The baseline is one of the foundations of legibility, allowing letters to be read in a flowing fashion along a horizontal line our minds construct. So how did type foundries keep a consistent baseline? They did not. At least for most of the first four and a half centuries of printing before industrial scale had fully set in and before standardization became keenly important as an element of efficiency and productivity. Read this fascinating article from Glenn Fleishman for more.
Each design has an individual purpose, they all share the commonality of celebrating the variable font. Variable fonts surfaced in the 1990s during an ambitious revamp of the Macintosh graphics system. But the early era internet couldn’t support them. Today with hyper-advancements in web development, designers are experimenting with variable fonts like never before, crafting new tools to fulfil their typographic curiosities.
Canadian Gerald McGoey was judged to have falsified documents in an attempt to protect certain assets from bankruptcy proceedings because—the documents used Microsoft's Calibri & Cambria fonts, which didn't become widely available until 2007. This would have been fine were it not for the minor detail that the documents were dated 2004 and 1995.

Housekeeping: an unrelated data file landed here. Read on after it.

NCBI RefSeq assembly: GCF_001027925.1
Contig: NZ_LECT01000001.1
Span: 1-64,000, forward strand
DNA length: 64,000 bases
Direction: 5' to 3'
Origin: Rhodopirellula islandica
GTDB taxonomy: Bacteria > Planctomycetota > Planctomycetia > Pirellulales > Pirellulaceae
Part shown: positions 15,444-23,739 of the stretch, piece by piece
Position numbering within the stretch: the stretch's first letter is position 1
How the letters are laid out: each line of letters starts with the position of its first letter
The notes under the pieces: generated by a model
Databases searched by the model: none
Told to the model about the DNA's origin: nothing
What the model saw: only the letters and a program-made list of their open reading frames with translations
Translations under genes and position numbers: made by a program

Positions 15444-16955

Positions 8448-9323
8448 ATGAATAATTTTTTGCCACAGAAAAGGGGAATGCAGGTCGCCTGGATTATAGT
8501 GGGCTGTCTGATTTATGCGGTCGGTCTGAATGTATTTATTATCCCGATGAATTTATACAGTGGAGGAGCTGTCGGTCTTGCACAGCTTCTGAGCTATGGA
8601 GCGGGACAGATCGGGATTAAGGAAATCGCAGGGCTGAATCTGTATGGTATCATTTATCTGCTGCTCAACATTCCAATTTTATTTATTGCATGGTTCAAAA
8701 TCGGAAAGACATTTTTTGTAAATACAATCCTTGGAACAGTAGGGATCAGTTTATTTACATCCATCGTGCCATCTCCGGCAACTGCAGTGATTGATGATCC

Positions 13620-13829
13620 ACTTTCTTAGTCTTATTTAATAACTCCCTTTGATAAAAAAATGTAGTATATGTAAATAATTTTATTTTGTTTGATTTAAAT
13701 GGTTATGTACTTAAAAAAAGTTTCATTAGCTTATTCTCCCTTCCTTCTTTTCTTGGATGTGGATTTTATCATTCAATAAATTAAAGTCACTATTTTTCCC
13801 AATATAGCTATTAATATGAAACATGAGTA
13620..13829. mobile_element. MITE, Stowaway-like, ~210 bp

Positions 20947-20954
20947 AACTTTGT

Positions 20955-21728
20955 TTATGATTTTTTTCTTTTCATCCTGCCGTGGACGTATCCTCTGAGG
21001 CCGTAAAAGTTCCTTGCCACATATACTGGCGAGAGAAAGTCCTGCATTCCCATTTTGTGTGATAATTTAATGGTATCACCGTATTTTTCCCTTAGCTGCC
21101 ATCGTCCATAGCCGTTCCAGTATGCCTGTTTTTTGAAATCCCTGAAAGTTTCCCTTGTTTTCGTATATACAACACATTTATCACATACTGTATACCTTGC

The third of Niteesh Yadav’s type in AR installments “Rapid advancements are happening in the hardware and software parts of AR implementation, but it is clearly visible that text is a matter of least concern to engineers and developers at the moment… As a type designer, we spend countless hours to get that right shape and in the end, if we see the whole thing rounded off or distorted, that is a huge blow to the heart.”
the tremendous bifurcated tuscan HWT Brylski typeface Nick Sherman designed for the Hamilton Woodtype Museum recently became available for free syncing via Adobe Fonts to anyone with a creative cloud subscription. Activate and sync this excellent typeface digital font on your account and the museum will receive a donation without it costing you anything.
Phase features a new typeface by the designer which can react to either a manual slider or sound, with web development by Florian Zia. Depending on your choice of typographic manipulation, characteristics of Elias’ typeface will grow thicker or thinner, morphing from the readable into the decorative, or vice versa.
It is interesting to see how color fonts are being used in new ways and in particular how for the first time all identities can be rendered into usable fonts.